infiltration of the securities business, when he was beaten by mysterious
assailants who stole some papers and destroyed his tape-recorder. Gallinaro
was hospitalized but eventually recovered. Gallinaro has told a number of
people that be believes the FBI was responsible for the assault on him. And
the J. Edward Hoover Foundation continues, in the words of its charter, "to
promote good citizenship" with Rosenstiel's money.

pps. 302-307

--[photo captions--

Lewis S. Rosenstiel, former chairman of the board and founder of the Schenley
liquor empire, started out as a bootlegger and became an important
contributor to Nixon's political campaigns.

Johnny Torrio, national syndicate crime leader rated Public Enemy Number One
in Chicago, and Public Enemy Number Two in New York, was a silent partner of
Lewis Rosenstiel. He is shown here (center) flanked by two federal officers
in April 1936, after he was arrested for violation of Internal Revenue laws.

Samuel Bronfman, late President of Distillers Corporation—Seagrams Ltd., used
to help Lewis Rosenstiel bootleg liquor into the United States during
Prohibition, using a clever scheme that Arnold Rothstein had invented.

Lewis Rosenstiel married his third wife in December 1951, three months after
his divorced second wife, Leonore Cohen, married Walter Annenberg, the
present U.S. Ambassador to the Court of St. James. (See chapter on The
Annenberg Connection). Rosenstiel's first wife died and his fourth wife,
Susan, divorced him after complaining of his connections with organized crime.

The late FBI Director J. Edgar Hoover had a tax-free private foundation set
up for him by former bootlegger Lewis Rosenstiel with $1, 000, 000 in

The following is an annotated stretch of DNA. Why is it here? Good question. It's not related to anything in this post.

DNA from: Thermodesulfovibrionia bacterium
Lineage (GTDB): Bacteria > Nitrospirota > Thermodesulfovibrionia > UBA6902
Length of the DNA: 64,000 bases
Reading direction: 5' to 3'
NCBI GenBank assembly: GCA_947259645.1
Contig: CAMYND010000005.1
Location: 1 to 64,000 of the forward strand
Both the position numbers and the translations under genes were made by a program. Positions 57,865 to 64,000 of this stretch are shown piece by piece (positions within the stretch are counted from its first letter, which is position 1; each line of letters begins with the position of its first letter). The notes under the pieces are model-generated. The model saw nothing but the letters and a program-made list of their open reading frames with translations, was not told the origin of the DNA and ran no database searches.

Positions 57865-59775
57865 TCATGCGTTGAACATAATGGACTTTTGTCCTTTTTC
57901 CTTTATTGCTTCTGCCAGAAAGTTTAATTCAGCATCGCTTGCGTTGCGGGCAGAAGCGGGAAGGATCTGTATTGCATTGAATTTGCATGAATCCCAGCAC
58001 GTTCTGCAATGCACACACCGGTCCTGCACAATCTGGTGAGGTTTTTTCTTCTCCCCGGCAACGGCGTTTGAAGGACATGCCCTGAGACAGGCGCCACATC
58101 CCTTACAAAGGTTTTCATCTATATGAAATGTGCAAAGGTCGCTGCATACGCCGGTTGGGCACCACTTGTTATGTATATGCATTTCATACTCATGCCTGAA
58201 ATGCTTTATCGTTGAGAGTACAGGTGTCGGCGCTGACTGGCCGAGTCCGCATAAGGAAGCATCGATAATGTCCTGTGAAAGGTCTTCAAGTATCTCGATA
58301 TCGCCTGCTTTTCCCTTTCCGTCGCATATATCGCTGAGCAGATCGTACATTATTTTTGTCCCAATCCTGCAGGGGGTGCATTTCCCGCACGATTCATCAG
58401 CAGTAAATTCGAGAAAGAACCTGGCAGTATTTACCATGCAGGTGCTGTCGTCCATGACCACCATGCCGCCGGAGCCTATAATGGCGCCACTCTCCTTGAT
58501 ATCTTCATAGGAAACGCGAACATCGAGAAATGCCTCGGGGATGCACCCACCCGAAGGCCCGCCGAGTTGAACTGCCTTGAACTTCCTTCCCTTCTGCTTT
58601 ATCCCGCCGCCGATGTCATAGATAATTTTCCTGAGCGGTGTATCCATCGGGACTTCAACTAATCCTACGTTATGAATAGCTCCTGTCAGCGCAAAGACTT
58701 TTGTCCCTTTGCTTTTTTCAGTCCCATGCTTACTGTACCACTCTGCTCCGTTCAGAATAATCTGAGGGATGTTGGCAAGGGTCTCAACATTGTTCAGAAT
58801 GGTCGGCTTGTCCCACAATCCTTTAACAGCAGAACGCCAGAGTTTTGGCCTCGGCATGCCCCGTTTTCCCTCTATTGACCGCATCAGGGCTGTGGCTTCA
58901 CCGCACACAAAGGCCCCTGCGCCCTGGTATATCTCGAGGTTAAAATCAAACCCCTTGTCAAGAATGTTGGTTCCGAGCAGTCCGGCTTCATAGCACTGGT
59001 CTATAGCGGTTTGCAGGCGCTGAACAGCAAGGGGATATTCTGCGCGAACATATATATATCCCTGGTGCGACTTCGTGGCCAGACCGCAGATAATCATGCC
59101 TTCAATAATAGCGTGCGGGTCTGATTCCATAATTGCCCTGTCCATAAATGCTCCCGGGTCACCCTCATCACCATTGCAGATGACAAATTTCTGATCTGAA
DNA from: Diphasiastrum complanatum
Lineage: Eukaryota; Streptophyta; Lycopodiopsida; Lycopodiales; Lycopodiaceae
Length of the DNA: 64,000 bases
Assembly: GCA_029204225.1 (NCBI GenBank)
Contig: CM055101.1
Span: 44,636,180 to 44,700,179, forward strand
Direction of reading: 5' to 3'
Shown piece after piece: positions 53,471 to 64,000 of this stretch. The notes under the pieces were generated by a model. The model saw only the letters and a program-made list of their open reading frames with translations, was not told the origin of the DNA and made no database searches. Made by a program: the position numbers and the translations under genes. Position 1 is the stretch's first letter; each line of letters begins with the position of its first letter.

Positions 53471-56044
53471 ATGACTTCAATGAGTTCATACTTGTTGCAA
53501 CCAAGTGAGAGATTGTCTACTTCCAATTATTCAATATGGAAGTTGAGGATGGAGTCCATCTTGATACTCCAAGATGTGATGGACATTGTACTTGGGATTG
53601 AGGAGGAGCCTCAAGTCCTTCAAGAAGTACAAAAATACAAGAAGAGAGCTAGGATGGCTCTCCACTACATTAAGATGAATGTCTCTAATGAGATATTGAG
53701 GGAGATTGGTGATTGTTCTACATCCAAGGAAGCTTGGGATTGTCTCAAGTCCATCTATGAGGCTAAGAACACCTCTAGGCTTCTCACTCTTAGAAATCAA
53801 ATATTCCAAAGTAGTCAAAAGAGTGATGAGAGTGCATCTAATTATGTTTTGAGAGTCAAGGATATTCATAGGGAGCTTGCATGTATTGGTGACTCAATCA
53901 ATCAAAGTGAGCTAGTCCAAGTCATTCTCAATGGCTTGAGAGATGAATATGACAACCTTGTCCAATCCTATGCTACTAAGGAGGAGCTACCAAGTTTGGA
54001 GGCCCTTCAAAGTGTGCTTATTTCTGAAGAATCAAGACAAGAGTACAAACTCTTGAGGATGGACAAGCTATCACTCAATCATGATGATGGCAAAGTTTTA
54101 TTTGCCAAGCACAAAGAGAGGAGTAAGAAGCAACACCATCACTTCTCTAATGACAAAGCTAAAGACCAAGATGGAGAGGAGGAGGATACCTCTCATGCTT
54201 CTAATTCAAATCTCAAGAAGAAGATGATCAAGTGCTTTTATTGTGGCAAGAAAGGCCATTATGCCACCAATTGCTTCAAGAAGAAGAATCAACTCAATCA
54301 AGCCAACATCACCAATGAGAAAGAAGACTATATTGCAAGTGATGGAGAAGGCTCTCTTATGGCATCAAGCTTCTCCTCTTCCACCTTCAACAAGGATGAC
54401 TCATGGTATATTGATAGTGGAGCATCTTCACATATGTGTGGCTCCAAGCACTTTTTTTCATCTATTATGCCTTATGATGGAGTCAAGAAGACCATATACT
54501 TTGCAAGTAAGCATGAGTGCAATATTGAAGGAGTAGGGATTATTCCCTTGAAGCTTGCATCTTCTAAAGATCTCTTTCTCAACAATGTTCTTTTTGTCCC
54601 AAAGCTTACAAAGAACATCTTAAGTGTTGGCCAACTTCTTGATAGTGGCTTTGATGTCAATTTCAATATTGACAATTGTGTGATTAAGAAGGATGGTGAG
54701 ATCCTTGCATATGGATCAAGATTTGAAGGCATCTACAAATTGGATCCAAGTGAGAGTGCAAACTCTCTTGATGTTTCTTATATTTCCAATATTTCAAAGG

Schenley stock.

Louis Burrous Nichols, retired assistant to FBI Director J. Edgar Hoover and
close friend of Richard Nixon, became an influence peddler for Schenley and
helped increase Lewis Rosenstiel's net worth by $6, 000, 000.

Roy Cohn (left) introduced Louis Nichols to Schenley's Rosenstiel and, as
head of the American Jewish League Against Communism, gave $500 to the J.
Edgar Hoover Foundation. He is shown here with Murray E. Gottesman after
being acquitted of charges of perjury and obstruction of justice in 1964.
Cohen formerly was the aide of the late Senator Joseph McCarthy of Wisconsin.

Ex-FBI official Cartha D. DeLoach retained his position as Secretary of the
J. Edgar Hoover Foundation when he became a vice-president of Pepsico
Corporation in 1970.

William B. Gallinaro was forced by former Attorney General Mitchell to stop
his investigation of the criminal connections of Lewis Rosenstiel and Louis
Nichols. He resigned from the Justice Department and became a rackets
investigator for Senator McClellan. He is shown here in November 1971, just
before he was clubbed in San Antonio, Texas, by unknown assailants.

Robert M. Morgenthau, former U.S. Attorney for the Southern District of New
York, was forced to resign by President Nixon when Morgenthau began to step
on the toes of influential people in the course of his vigorous prosecution
of organized crime.

Louis Nichols, (right), a former FBI official, talks with Morris Greenbaum,
attorney for Lewis Rosenstiel, just before testifying at the New York State
Joint Legislative Committee on Crime in March 1971. Nichols said that
Rosenstiel "shunned organized crime like a plague," but Rosenstiel wouldn't
appear before the committee himself to answer the witnesses who testified to
the contrary.
Aloha, He'Ping,
Om, Shalom, Salaam.
Em Hotep, Peace Be,
Omnia Bona Bonis,
All My Relations.
Adieu, Adios, Aloha.
Roads End